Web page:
Okay? Do this a lot, over a long period of time and you won’t regret it.  And remember what Sagawa said, “You can always do less!”

I want to get to Shi Kon, but before I do that, I want to liven things up a bit!

Next week we will begin to test and measure the capacity of our beginning Aiki #1 and Aiki #2.

Next week’s Blog Post is entitled, “When Push Comes to Shove!”

Public Service Announcement:  It has been pointed out to me that some of my blog posts were a little long and a lot more dense.  For those that know me, this comes as no surprise.  I tend to go from silent, to long winded, and from monosyllabic, to abstrusely complex.  I am trying to strike a balance between palatable reading and meaningful content.  

For those primarily seeking meaning, please understand that my plan is that I will be writing for some length of time. And so, while what I write might not be as comprehensive as some would like it to be now, all together it will hopefully come together as a whole.  I’ve been asked for decades to write a book or more on the various subjects I plan to cover.  I always assumed that I would do that upon retirement.  However, it occurred to me that since none of us knows our length of time on this earth, it might be smart to begin sharing now.  So, these blogs may someday become a book, or they may not.  Either way, I hope that whatever knowledge has been been shared with me can be passed on before my final bow.

For those who like a shorter and more casual read, please feel free to breeze through what I have written at whatever pace suits you.  However, I encourage you to ponder what you have read.  Don’t take my word for anything.  Rather, experiment, observe, come to your own conclusions and be able to defend (know why you think what you do) your conclusions.  And every once in a while, whenever suits, re-visit what you have read and see if your understanding has changed.  I certainly hope it does, seeing as progress IS change.

Finally, please ask questions if you have them.  Questions are not the sign of ignorance. Questions are the symptoms of a thinking, discriminating and inquisitive mind.  I may be able to answer your question to your satisfaction, and I may not.  Either way, we will both be exercising our intellect, and that isn’t such a bad thing after all.

Allen Dean Beebe

三元/San Gen/Los tres orígenes
Esta semana vamos a ver lo que significa San Gen en el cuerpo, cómo funcionan y cómo empezar a desarrollarlos en Aiki. Como ya había dicho los tres orígenes son:
Estas son consideradas GRANDES fuerzas y si pensamos sobre ello, incluso desde nuestro punto de vista del siglo 21, todavía son fuerzas originales, fundacionales y fundamentales, tan relevantes hoy en día como lo fueron al principio.
Para nuestros propósitos inmediatos, sin embargo, vamos a ver cómo usar estas fuerzas para crear Aiki 2 (rotación circular en un solo eje) en nuestros cuerpos. La última semana expliqué cómo empezar a crear Aiki 1 (Fuerzas opuestas lineales que se dan origen mutuamente) en nuestros cuerpos. En realidad, este era el principio de nuestro uso de Ten, Chi, Jin, porque sin ellos no hubiésemos podido hacer lo que hicimos.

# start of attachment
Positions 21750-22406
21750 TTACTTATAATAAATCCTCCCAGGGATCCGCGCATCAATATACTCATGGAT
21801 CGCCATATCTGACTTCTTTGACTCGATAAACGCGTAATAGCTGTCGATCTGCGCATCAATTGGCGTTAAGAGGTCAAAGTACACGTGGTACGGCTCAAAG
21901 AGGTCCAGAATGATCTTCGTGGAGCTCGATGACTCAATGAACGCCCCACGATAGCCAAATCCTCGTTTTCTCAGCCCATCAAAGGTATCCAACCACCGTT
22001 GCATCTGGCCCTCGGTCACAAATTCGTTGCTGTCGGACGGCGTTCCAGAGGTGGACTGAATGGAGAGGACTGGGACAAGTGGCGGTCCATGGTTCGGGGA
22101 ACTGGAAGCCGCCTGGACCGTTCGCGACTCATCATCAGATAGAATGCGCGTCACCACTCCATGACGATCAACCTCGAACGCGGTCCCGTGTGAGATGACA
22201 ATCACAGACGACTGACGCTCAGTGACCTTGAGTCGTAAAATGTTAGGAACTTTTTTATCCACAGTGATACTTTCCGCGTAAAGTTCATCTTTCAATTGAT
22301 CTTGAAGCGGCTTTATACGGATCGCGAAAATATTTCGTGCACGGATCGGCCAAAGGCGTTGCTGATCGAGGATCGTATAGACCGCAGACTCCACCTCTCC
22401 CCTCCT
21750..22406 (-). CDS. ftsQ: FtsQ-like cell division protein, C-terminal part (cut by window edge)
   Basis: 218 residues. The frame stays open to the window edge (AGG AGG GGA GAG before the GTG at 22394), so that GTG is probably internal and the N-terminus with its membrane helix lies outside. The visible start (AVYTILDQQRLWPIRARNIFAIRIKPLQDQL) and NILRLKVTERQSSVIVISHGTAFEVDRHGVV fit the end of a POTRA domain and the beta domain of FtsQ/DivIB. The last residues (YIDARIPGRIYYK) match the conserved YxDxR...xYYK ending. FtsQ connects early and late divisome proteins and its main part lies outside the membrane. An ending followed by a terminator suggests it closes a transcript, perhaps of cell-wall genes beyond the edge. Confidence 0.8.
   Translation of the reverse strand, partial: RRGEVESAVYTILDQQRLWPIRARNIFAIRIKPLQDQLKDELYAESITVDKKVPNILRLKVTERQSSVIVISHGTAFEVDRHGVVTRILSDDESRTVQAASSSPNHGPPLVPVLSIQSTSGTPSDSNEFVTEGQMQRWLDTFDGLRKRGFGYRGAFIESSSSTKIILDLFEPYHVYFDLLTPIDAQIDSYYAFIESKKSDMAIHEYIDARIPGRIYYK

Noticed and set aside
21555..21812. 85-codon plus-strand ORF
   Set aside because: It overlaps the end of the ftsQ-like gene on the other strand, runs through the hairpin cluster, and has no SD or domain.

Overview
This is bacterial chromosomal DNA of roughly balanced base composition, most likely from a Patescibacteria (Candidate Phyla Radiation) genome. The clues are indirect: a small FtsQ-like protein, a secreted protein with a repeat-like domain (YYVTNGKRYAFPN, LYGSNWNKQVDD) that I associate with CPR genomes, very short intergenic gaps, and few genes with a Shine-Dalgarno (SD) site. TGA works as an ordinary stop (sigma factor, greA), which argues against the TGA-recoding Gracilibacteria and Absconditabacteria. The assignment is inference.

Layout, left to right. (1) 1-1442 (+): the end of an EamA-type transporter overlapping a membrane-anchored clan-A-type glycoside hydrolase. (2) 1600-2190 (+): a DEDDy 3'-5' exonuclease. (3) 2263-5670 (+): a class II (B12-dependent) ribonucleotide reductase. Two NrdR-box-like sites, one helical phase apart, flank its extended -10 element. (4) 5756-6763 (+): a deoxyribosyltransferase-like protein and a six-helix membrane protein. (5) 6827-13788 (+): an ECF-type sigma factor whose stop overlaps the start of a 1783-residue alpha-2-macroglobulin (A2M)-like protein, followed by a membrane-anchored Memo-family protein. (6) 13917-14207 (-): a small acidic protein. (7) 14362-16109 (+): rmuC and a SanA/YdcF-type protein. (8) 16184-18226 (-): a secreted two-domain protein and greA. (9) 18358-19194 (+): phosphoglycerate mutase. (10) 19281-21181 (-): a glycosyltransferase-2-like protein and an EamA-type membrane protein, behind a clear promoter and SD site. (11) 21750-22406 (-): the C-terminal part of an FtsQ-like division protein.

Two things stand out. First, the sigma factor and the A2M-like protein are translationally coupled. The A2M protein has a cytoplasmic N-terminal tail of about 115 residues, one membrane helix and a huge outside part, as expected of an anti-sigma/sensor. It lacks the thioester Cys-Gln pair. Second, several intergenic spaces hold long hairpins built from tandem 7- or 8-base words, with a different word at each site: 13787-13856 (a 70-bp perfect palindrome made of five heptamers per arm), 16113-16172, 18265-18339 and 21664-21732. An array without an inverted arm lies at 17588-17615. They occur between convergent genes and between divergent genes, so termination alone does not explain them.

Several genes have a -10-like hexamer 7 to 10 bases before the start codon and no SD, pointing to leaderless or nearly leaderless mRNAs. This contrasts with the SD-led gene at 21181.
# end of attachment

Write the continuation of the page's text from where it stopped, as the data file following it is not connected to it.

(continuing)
Usamos la fuerza de la gravedad (Cielo) para permitir que nuestros tejidos y huesos fuesen arrastrados a la superficie de la tierra. Usamos la fuerza de la solidez de la Tierra, comunicada a través de nuestros huesos, para crear una fuerza opuesta desde la cual nuestros tejidos pudiesen colgar extendidos. Este estado de equilibrio dinámico de extensión en los tejidos y compresión en los huesos se creó y mantuvo a través de un uso específico de la fuerza de la intención (Hombre). Aquí podemos ver que estas tres (San) fuerzas fueron el origen (Gen) de Aiki 1.
Esta semana vamos a llevar las cosas un paso más allá. Utilizaremos los 3 orígenes (San Gen) para crear también Aiki 2. Si aún no te has dado cuenta, San Gen es el origen de todo el Aiki. Empezaremos primero con la teoría y luego veremos un ejemplo sencillo para hacer Aiki 2 en el cuerpo.
Primeros tomemos la línea de Aiki 1 que creamos la última semana y generemos dos fuerzas opuestas equivalentes perpendiculares a la línea original.
La línea que creamos la semana pasada empezará a rotar alrededor de un eje central. Los extremos exteriores de la línea dibujarán arcos que se encontrarán a 180º haciendo un círculo. ¡Voila! ¡Más o menos Aiki 2!
Sería mucho mejor si la línea fuese un radio soportando una rueda que rotase alrededor de un eje central. Entonces, cualquier fuerza lineal que entrase en contacto con el borde de la rueda (en el mismo plano) sería recibida ortogonalmente creando un vector de fuerza resultante.

¡Ok, vamos a hacerlo en nuestros cuerpos! Rotaremos tres líneas de Aiki 1: Una línea desde la coronilla al perineo, otra línea a través de nuestros fémures, y una línea a través de las tibias.
Esto puede ser bastante difícil de hacer al principio. Sin embargo, mi amigo/compañero de entrenamiento/estudiante Robert Roeser (vive en el sur de Californa, ¡si pudieses entrenar con él deberías hacerlo!) tomó prestado un ejercicio que solía hacer cuando era un powerlifter utilizando el método WestSide de Louie Simmons. Se llama la Sentadilla en Caja,
Normalmente no dejaríamos que nuestras rodillas se adelantasen tanto como muestra el ejemplo. Nunca dejes que la rodilla vaya más allá de los dedos, y mantén siempre las rodillas y dedos alineados entre sí.